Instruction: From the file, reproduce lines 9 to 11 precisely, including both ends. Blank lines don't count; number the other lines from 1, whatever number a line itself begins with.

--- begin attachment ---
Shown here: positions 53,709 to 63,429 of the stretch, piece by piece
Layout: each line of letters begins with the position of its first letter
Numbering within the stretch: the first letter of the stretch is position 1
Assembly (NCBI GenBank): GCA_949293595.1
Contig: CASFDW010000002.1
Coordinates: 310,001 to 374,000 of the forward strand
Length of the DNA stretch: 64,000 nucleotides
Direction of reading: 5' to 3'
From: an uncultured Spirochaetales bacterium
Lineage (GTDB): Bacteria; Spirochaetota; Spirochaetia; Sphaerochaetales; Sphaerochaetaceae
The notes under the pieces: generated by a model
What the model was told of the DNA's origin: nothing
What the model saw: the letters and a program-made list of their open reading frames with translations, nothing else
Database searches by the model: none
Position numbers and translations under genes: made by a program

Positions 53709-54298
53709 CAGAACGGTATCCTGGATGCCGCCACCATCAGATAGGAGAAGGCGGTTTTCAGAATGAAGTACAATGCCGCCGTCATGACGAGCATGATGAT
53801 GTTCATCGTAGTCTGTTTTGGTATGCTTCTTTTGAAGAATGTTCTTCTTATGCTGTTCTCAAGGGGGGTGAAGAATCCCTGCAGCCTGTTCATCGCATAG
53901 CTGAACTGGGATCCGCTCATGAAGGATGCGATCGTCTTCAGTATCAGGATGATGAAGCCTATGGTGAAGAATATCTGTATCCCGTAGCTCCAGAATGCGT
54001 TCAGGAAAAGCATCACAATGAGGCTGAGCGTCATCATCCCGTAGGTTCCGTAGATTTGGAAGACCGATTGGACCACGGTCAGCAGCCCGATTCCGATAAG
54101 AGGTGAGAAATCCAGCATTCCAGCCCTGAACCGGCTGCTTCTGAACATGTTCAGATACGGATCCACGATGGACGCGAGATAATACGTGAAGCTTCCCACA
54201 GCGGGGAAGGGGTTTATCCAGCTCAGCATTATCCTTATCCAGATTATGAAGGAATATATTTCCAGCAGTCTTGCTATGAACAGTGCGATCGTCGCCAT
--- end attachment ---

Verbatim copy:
From: an uncultured Spirochaetales bacterium
Lineage (GTDB): Bacteria; Spirochaetota; Spirochaetia; Sphaerochaetales; Sphaerochaetaceae
The notes under the pieces: generated by a model